We brought Rich Goldstein and Priscilla Nunez on to talk about protecting our clubs and brands in Clubhouse. Before getting started it is imperative that I tell you, what you will read and hear on this session is NOT legal advice, it is an informal conversation with soft suggestions. Anything you hear or read here is for information and entertainment purposes and not legal advice or suggestions of actions you should take. Remember that our club gives to get and we are only offering education here.
Can You Trademark a Club on Clubhouse?
Most people first think of trademarking their Club on Clubhouse when trying to protect their Club. However, acquiring a trademark requires two distinct properties. Whatever you’re trying to trademark must be distinctive and you must be able to prove that you’re using the trademark in association with a product or service that you’re offering, referred to as a specimen. Both of these requirements can make it difficult to trademark a Club.
Let’s look at the first requirement of the trademark being distinctive. If your Club is only a descriptive name, that’s not considered distinctive. For example, you cannot trademark red licorice because it simply describes a product, but Coca-Cola can be trademarked since it’s a distinctive product and brand. However, if your Club name is distinctive, it may fulfill this requirement. You could also combine a distinctive name with a descriptive name, so you may be able to trademark the distinctive name but still have the descriptive name for SEO purposes.
As for the second requirement, you need to show the Trademark Office that the trademark is used in association with a product or service. This is typically shown by providing the label of a product, or a webpage or advertisement succinctly illustrating that the product or service is for sale. You might be able to fulfill this requirement with a website showing what your Clubs on Clubhouse offer with panel discussions. However, you might need to provide a specimen outside of Clubhouse that’s related to the trademark you’re attempting to acquire.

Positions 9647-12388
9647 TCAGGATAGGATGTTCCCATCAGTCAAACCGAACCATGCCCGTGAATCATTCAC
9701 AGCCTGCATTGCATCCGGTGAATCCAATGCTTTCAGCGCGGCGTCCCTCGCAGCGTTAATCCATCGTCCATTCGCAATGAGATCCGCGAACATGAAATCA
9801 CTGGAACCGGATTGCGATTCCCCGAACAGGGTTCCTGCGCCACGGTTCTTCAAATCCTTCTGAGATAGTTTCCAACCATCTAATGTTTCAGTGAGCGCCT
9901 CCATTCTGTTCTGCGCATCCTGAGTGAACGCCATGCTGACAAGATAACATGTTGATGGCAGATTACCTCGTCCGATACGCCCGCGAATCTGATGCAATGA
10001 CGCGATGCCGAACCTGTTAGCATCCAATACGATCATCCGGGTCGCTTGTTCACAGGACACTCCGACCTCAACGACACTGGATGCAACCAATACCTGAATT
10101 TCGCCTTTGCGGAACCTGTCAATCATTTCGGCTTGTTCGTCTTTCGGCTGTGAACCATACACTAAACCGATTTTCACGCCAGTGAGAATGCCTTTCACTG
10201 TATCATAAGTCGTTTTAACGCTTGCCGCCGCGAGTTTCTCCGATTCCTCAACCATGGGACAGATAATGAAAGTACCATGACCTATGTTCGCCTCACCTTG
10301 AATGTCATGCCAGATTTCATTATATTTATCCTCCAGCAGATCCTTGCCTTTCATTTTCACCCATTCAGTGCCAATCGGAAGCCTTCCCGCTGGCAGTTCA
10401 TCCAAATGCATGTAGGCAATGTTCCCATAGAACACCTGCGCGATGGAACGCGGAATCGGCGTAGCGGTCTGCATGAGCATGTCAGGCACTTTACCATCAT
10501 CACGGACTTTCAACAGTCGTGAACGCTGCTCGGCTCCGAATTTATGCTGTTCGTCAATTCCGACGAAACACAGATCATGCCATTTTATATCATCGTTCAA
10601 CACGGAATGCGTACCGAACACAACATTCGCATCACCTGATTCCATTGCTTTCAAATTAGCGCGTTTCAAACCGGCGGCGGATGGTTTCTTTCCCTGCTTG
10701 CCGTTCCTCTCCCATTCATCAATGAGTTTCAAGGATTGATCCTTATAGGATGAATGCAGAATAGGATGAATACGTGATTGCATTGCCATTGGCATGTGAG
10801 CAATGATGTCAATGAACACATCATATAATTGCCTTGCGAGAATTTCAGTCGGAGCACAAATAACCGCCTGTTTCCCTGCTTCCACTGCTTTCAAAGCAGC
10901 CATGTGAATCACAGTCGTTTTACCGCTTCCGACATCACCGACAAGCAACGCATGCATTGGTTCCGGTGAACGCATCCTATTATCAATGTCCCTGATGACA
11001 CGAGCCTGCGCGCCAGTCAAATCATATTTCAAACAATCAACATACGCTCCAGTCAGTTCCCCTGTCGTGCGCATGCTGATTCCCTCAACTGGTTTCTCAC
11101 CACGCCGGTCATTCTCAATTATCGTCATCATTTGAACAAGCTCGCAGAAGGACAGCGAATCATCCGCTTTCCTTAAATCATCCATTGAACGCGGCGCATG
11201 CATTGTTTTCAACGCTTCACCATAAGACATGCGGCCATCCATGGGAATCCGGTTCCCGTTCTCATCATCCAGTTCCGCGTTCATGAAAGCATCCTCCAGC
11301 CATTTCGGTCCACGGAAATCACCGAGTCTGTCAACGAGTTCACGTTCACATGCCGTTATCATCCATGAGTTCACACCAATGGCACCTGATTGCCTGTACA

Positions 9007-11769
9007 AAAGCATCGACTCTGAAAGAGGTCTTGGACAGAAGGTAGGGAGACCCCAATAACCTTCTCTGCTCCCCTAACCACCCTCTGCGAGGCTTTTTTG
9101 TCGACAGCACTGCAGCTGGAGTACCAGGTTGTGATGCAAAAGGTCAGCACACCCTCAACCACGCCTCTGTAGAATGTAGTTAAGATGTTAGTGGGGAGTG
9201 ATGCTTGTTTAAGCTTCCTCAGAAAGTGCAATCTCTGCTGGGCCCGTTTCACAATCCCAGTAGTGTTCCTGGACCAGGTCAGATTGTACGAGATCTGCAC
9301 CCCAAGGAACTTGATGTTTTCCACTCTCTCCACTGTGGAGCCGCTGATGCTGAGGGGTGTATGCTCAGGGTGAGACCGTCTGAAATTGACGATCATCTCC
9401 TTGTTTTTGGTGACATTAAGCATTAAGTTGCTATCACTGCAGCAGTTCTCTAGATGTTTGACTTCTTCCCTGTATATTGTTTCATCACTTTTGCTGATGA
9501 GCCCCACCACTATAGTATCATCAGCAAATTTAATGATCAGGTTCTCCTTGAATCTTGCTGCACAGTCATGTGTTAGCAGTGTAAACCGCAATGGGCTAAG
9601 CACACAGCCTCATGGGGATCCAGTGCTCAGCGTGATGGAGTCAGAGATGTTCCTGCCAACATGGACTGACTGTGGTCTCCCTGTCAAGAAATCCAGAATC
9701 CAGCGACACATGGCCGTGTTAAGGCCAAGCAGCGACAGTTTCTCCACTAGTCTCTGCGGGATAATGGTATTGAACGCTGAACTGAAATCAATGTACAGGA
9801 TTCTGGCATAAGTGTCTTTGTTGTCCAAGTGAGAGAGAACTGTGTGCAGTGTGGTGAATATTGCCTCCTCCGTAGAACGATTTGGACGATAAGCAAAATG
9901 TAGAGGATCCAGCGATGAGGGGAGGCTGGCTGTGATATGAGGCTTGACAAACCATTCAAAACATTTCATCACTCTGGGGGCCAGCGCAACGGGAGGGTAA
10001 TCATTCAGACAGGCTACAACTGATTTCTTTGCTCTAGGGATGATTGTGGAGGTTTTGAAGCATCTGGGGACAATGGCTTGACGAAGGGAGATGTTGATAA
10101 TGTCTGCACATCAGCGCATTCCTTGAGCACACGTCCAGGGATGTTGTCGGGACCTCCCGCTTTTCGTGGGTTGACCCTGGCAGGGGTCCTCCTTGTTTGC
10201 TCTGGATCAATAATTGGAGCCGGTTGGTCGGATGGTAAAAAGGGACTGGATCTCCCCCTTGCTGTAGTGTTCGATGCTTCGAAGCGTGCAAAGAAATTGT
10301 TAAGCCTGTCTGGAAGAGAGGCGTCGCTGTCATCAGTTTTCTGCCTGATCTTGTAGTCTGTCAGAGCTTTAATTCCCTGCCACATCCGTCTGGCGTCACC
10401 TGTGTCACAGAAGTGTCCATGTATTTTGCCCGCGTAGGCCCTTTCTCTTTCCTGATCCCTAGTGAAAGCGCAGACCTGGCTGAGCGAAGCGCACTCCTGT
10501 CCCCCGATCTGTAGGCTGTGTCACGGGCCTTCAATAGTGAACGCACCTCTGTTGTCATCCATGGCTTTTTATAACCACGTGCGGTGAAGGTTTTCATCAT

How Can You Protect Your Clubhouse Content?
Thankfully, protecting your content is far easier. In fact, you really don’t need to do anything to protect your content as it would be protected under copyright instead of a patent or trademark.
You do not need to register a copyright to have protection. Instead, copyright protection automatically occurs when the work is fixed in a tangible form. So, this means that as soon as content is written and fixed, it is under copyright protection. For a Clubhouse session, having the content fixed in a tangible form would mean that the session needs to be recorded in any format. However, if the session is not recorded, it is likely not copyrighted because any content recalled would be considered interpretation of ideas. So, to protect your Clubhouse content, make sure to record your sessions even if you do not upload them or share them. Simply recording it and saving it is usually sufficient for copyright protection.
It’s also important to note that copyright does not protect your ideas, but rather expression. Essentially, it protects how you frame the idea instead of the idea itself. So, the way you frame your ideas and explain them are protected, but the idea itself is not. This circles back around to why it’s recommended that you record your expression of your idea, tangibly.
We want to thank Rich and Priscilla for their time and contribution in continuing to educate and inspire entrepreneurs globally. We’re also so grateful to our listeners and moderators, for making our sessions on Clubhouse and with Serial Entrepreneur an exciting place to meet and collaborate. Please tune in next week for Scaling UP with best-selling author Vern Harnish, details and link in our Upcoming Events.